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Dad and daughter: Similarities and differences

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Just before the summer holidays began, I received an email from my eldest daughter’s school. A Good Samaritan had found Helen’s wallet and the school was passing on this individual’s phone number so I could arrange to collect it. It was a couple of days until I was able to do so, but the experience got me thinking about how similar I was to Helen at that age.

Peas in a pod? I see some striking similarities and differences between my eldest child and I.

Okay, there is a very obvious difference between us: She’s a girl and I was a boy. Even so, there are some striking similarities (I’ll write something about my youngest daughter and I another time. That would be a very different blog post!).

This was the first time Helen’s wallet had gone missing. Sure, bank card and travel card have both disappeared in the past, but losing the lot in one go, this was a new experience. While concerned about the wallet being lost, I couldn’t say a great deal as I lost my wallet when I was Helen’s age while on the beach in Spain. Luckily for me, my stepdad found it underneath the beach towel I’d been lying on. Losing wallets: Check, this experience is definitely a similarity we share, if a random one!

Wallets aside, Helen had to adjust to a new school system last year when she started Year 7. Moving to secondary school comes with a lot of responsibility: Getting yourself to and from school, handling money or payment cards and so on. Mum and dad can’t be with you all the time and mistakes are going to be made.

In fact, this represents a sizeable difference between us. At that age I was still taken too and from school. For me, such responsibilities didn’t come until a year or two later.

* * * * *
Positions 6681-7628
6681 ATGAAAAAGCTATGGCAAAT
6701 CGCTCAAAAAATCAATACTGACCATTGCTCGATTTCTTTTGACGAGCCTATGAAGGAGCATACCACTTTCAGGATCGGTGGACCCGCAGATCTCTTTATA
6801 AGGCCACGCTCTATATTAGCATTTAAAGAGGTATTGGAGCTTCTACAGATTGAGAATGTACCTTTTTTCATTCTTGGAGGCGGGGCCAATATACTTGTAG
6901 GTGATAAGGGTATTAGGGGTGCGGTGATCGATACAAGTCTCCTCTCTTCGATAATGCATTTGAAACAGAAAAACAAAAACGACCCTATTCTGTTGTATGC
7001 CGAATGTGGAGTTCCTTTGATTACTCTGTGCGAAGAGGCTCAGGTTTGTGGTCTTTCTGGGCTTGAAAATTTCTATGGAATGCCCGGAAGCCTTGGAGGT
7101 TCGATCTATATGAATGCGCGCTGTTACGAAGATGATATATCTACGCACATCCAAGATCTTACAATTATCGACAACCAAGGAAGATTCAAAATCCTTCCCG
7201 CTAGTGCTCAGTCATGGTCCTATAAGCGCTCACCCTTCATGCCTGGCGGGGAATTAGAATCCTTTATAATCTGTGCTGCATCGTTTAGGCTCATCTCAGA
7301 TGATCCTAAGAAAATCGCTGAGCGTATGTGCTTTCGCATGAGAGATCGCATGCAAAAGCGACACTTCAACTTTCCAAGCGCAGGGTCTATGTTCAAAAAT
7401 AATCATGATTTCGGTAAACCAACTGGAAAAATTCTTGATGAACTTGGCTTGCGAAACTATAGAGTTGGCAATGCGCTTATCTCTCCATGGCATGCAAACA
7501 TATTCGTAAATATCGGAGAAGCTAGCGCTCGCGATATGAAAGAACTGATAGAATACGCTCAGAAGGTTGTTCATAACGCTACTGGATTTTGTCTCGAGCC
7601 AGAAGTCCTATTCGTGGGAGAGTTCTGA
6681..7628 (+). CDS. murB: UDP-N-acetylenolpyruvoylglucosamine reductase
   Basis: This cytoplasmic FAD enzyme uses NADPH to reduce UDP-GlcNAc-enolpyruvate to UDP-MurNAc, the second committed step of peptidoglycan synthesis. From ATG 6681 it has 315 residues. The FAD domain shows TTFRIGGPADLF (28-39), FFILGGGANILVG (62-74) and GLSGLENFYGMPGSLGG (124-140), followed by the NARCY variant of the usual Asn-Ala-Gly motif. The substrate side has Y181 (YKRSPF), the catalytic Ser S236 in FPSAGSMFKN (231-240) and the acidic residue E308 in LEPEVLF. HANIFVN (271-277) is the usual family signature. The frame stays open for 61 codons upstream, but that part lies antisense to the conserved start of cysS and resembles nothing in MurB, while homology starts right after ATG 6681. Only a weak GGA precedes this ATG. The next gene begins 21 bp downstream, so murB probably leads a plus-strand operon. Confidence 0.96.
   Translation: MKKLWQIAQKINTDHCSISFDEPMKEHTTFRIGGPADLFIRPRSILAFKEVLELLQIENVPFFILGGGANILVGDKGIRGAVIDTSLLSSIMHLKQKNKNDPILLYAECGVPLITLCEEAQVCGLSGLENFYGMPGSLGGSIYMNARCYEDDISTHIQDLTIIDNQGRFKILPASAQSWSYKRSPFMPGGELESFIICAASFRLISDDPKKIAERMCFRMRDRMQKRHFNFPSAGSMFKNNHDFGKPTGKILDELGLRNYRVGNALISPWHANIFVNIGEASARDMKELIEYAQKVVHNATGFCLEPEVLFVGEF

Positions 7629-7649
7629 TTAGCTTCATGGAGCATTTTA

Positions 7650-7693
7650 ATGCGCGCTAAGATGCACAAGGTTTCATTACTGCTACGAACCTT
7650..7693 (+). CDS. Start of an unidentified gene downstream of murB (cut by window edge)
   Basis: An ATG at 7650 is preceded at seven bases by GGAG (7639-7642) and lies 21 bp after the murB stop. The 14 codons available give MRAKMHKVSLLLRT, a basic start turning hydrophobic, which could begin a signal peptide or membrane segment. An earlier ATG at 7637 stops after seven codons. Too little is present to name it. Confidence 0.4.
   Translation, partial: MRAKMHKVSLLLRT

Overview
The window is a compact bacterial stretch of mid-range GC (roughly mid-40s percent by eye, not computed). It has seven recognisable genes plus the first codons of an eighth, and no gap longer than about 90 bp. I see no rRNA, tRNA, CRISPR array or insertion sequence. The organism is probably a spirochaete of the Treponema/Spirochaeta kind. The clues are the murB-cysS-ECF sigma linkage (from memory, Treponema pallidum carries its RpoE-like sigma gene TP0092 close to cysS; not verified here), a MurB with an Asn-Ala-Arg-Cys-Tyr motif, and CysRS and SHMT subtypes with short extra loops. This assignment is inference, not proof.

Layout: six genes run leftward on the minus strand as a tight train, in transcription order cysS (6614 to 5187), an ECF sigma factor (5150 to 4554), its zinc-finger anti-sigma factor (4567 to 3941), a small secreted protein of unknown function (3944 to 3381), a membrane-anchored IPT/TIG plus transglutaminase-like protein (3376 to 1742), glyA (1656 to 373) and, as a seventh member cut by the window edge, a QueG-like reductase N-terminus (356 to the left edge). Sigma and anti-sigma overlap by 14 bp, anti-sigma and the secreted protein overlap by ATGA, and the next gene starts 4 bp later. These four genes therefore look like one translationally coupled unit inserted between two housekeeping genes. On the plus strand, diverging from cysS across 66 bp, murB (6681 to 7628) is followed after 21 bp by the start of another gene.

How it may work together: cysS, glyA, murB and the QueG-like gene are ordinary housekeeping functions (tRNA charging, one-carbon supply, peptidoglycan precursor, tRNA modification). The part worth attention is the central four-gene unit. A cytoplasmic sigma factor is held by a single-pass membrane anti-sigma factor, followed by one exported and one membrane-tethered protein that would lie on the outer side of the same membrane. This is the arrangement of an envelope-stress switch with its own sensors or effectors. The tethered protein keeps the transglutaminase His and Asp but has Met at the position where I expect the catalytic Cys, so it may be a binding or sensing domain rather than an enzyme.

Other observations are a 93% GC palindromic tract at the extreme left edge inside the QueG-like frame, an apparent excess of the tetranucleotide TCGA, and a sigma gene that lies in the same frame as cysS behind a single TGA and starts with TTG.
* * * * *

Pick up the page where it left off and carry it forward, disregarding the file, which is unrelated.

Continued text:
A further big difference, is that Helen’s generation is under greater pressure to grow up. It’s the pernicious influence of mobile phones and social media. They introduce kids to concepts they are too young to understand. Noticing we had a bit of an issue on this front, we clamped down on phone use a few months ago.

It wasn’t so much Helen accessing inappropriate material online, but friends doing so and then Helen getting a massive case of FOMO. I recall feeling peer pressure at her age, but for her age group it’s off the scale and I really worry about the possible long-term impact. It’s a struggle for us parents too. We are the first generation of parents having to navigate our children through the online world and it’s very difficult.    

On top of this, there’s been the pandemic. No one has responded well to the lockdowns and school children have tolerated the messiest and dreadfully disrupted couple of academic years. Youngsters have had to show the most enormous resilience during this time, the worst I had to experience was when a major snowstorm closing schools for a week and that was basically a week-long, snowy party!

If there are two differences, it’s that society has changed and individuals of Helen’s age are greater under pressure to grow up. The other difference is the self reliance and resilience that teenagers have demonstrated since 2019. I’m not sure how I would have coped at that age. I’m not going to say it’s always been easy, but youngsters have done enormously well.

It’s complicated being a teenager. It’s funny as I think about it though. My daughter and I have as many similarities and differences. That said, society and the world have changed since I was her age. Many of the challenges I faced as a child remain and she’s dealing with them now. Her generation, however, are dealing with a whole more.

4 thoughts on “Dad and daughter: Similarities and differences”

  1. It’s interesting isn’t it, that we seek to find similarities in our children with that our ourselves.

    My younger two are unbelievably similar to me. It’s like I produced mini me’s.

    It’s also interesting you mention writing another post about your youngest at a later date. And that will be a totally different story, I can very much relate to this but the other way round(with my oldest).

    1. Yeah, it’s odd, amazing, confusing and worrying just how similar yet different our offspring can be. In my case they are also very different to each other.

  2. Good luck to Helen as she moves on to secondary school. I have two there and one to go. I think you are correct and the kids have a whole lot more to deal with, compared to us.

    Glad she was reunited with her wallet.

    1. Of the lost wallet was a cause of some stress! The move to high school was a tough one. I’m not sure who stressed more though, Helen or us parents!

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